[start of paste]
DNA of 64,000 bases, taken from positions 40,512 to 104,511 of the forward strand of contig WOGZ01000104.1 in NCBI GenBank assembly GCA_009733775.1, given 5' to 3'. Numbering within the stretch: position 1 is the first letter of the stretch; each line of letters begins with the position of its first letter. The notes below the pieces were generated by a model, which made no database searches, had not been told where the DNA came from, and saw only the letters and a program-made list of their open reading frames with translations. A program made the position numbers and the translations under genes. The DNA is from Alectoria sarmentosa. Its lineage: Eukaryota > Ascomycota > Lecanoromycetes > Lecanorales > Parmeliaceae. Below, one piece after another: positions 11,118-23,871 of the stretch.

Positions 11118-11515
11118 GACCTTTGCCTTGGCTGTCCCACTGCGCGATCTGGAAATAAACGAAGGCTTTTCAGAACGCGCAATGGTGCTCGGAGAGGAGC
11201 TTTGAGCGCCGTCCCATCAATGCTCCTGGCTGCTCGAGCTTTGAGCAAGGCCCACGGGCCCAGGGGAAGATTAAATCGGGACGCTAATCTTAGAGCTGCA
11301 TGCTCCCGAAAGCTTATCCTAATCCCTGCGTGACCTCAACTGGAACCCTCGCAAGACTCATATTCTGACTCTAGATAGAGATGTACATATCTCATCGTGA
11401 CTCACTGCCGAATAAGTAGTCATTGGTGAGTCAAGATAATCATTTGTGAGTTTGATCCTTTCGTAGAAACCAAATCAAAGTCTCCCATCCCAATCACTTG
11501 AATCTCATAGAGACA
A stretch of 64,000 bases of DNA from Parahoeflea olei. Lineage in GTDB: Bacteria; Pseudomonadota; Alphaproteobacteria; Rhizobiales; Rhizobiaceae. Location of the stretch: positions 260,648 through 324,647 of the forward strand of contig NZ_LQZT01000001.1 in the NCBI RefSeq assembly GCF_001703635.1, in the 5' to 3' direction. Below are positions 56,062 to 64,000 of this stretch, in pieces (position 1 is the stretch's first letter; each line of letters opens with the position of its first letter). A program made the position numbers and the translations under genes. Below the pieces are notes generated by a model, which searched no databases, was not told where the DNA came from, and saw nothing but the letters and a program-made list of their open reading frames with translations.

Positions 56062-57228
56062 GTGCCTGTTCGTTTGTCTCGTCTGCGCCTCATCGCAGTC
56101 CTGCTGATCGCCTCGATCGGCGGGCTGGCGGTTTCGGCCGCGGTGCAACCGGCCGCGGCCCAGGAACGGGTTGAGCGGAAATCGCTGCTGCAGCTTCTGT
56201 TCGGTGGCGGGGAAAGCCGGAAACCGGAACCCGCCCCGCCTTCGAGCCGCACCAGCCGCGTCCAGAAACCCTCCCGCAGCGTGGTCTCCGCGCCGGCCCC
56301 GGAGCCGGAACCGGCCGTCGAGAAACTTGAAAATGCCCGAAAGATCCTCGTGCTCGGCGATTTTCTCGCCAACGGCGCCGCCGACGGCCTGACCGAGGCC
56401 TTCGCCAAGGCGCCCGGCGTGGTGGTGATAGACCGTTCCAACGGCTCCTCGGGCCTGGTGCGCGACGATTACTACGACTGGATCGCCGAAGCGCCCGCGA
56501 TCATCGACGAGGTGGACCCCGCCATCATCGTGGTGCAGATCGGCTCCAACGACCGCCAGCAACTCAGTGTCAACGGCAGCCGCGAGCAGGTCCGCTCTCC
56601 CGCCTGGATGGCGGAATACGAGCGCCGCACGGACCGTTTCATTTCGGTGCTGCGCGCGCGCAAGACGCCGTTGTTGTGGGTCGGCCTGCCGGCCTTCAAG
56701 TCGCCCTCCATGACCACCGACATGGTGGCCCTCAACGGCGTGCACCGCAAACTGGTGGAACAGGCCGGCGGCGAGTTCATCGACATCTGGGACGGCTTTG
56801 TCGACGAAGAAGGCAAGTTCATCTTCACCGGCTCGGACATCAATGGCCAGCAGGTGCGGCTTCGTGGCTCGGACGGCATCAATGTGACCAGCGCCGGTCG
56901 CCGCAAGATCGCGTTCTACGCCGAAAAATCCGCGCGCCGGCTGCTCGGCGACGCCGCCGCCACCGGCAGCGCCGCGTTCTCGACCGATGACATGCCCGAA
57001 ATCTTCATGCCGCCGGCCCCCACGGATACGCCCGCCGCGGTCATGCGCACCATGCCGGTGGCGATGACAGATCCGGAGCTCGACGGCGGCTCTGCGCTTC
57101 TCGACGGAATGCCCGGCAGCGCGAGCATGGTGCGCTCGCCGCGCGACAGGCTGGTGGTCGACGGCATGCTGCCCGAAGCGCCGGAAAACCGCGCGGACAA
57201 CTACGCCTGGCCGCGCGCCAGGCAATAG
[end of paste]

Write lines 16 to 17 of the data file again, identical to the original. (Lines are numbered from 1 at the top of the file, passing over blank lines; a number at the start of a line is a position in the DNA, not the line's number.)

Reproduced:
56601 CGCCTGGATGGCGGAATACGAGCGCCGCACGGACCGTTTCATTTCGGTGCTGCGCGCGCGCAAGACGCCGTTGTTGTGGGTCGGCCTGCCGGCCTTCAAG
56701 TCGCCCTCCATGACCACCGACATGGTGGCCCTCAACGGCGTGCACCGCAAACTGGTGGAACAGGCCGGCGGCGAGTTCATCGACATCTGGGACGGCTTTG